“There is that sense that children have of loving a particular tree,” she continues. “I think being outdoors gives them a sense of tranquillity. The woods are a place where children can go to think. Children gravitate towards these spaces. When I was a child it was nothing more than a scrubby little overhang under a rhododendron bush but it was incredibly important to me. Cities everywhere become so over-tidied and controlled and subject to surveillance. Children want their own dens, which are like cocoons. Any child who has had a den remembers that place, the importance of it. It’s a place of reverie, a state which is so important to childhood.”
Griffiths’ views elicit some pretty extreme responses. For her fans, including Philip Pullman who compares her understanding of childhood to that of Blake and Wordsworth, she is a visionary, a one-off, a maverick steeped in politics and mischief. For others she is too sentimental, too idealised, just too much. Partly it’s the way she writes. You’re unlikely to encounter prose more purple than Griffith’s. “When I was a child I thought I was the moon’s daughter,” she writes in a chapter called “Wolf Milk in the Ink”. Or this: “A nest is a circle of infinite intimacy, a field-hearth or hedge-hearth. Every nest whispers ‘home’, whether you speak English, Spanish, Wren or Robin.”
When reviewing Kith, renowned classicist Mary Beard took objection to what she called Griffiths’ “primitivism”: her idealisation of and desire to return to traditional and indigenous cultures. What does she make of all this? “For a start that is a very offensive word,” she says, referring to “primitivism”. “I find that word so deeply offensive towards indigenous cultures and it’s such a misreading of what I do. It’s just a joke.” She laughs hollowly. “What I’m saying is that this society has a lot to learn from indigenous societies. That’s not to say that we should abandon the fantastic literary tradition that we have. It’s not to say that I think universities and formal education should be abolished. I’m totally in support of the greatest kinds of cultural heritage, wherever that is found. The problem is that it’s set up as some insane dualism. You’re either for modern culture or against it. For heaven’s sake! Read the book. I think it’s also about a very widespread and unacknowledged racism towards indigenous societies. Therefore if you say anything positive about them you’re a primitivist, an idealist, and a sentimentalist. If people can’t acknowledge the wisdom of indigenous cultures, then that’s their loss.”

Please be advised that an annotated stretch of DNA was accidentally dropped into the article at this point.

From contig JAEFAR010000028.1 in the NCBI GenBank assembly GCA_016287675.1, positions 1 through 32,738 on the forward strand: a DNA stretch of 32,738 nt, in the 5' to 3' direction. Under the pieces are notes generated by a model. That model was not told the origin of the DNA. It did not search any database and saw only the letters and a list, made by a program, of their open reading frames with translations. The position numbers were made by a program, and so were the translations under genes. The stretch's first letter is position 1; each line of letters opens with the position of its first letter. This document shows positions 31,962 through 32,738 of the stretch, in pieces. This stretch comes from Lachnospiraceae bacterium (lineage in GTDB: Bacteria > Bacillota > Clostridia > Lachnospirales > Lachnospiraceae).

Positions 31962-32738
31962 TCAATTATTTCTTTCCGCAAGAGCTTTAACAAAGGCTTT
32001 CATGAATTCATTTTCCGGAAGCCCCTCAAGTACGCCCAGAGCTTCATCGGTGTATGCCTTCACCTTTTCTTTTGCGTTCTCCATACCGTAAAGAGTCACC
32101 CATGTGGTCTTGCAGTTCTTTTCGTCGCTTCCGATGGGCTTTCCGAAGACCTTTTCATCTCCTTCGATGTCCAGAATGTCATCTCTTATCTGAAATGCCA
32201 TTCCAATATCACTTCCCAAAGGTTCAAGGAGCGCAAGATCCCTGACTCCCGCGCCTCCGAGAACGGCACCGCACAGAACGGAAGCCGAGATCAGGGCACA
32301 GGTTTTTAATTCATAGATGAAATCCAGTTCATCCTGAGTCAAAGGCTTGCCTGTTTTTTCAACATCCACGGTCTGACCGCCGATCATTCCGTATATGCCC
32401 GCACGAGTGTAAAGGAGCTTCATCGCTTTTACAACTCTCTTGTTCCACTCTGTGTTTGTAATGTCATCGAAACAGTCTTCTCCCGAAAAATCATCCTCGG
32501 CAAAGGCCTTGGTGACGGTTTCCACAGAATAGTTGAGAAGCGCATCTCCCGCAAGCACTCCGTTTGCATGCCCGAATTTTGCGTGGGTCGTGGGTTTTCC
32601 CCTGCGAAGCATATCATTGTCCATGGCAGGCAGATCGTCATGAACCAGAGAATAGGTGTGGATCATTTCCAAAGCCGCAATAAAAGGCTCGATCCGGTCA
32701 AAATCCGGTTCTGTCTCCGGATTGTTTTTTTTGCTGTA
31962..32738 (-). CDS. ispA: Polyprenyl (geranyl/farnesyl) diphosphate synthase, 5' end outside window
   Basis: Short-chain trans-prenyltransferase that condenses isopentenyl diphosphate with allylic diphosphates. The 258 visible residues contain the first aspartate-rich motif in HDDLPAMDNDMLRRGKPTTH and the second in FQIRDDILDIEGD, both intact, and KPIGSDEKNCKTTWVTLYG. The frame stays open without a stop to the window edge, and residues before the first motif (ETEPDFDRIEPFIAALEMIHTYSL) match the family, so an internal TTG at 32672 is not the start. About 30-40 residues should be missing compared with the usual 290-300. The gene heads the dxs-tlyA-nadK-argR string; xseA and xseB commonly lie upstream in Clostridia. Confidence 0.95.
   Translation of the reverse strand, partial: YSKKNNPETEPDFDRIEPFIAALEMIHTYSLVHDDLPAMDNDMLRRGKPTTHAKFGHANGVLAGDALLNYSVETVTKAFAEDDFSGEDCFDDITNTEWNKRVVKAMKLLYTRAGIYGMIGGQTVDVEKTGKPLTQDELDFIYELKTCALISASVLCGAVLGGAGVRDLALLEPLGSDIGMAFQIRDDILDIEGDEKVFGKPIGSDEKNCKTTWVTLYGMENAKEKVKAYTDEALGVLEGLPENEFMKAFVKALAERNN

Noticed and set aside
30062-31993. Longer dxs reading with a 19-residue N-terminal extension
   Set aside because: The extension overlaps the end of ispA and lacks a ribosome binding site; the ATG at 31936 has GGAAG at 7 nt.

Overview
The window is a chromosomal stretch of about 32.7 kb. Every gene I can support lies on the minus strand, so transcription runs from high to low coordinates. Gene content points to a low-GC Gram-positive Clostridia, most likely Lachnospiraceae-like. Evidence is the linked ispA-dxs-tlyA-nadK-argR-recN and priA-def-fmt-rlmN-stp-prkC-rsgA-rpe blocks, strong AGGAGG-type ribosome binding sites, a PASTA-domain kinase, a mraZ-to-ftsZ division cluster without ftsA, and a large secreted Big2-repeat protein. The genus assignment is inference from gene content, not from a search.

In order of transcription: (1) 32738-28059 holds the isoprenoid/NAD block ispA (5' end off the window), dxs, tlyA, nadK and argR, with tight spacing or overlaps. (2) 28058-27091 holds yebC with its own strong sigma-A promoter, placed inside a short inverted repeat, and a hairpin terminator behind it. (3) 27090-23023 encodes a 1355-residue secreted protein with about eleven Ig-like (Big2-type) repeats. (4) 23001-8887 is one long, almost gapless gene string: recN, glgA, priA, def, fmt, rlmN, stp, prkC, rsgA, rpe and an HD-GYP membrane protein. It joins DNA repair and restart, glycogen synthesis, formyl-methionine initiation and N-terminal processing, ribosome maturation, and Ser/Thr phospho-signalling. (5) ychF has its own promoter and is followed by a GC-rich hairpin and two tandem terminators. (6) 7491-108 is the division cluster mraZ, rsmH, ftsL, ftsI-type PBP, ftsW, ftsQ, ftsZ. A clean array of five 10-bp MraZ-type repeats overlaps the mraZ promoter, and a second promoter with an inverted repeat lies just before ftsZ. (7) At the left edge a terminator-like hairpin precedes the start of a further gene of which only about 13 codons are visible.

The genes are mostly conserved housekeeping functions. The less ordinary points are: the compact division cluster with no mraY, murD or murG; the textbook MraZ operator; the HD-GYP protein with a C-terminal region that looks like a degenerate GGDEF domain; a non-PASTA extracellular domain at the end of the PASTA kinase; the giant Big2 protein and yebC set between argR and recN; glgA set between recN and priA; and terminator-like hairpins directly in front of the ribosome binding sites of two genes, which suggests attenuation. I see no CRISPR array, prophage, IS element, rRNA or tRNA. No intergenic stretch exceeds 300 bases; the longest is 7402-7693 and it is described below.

As for Romanticism, she believes it has nothing to do with sentimentalism and is a fiercely political position. “One of the things the book is arguing for is a form of Romanticism, not because it’s going back to a historical epoch but because it’s a perennial philosophy,” she notes. “It’s part of who we are and how the mind works. You can find these levels of dissatisfaction in so many people. It’s a yearning for something more and it’s not outside of ourselves. It’s within. It’s a yearning for vitality and individuality and a need to not be crushed. The historical Romantics had to counter the deadly utilitarianism around them and I think we are in another very deadly utilitarian age. Yes, I am dissatisfied and I think I have every right to be so.”
Griffiths’ books tend to grow out of one another. She wrote Pip Pip about wrestling “wild time” back from the enslavement of clocks and it led to a journey into wilderness. Then, of course, the landscape became the childscape and she became fascinated by “the will and the wildness of children”. She loves children, though she has none of her own, and Kith is peppered with references to her godchildren and nephews. Her own childhood, growing up in Manchester, was pretty ordinary. “It certainly wasn’t a thousand acre wood upbringing,” she says. “There was a garden and a park and a commons and two grandparents by the sea.”
Does she think being a child was a happier state of affairs then than it is now? Griffiths laughs. “I don’t think any of this is about going back to the past,” she says, quickly bringing the discussion back to Kith. “It’s about things that are deeply within ourselves, then and now. Childhood in its essence hasn’t changed. They all come out as playful as kittens. That doesn’t change. So it isn’t about the past versus the present. It’s about what’s intrinsic to childhood nature.”
• Kith is published by Penguin, £20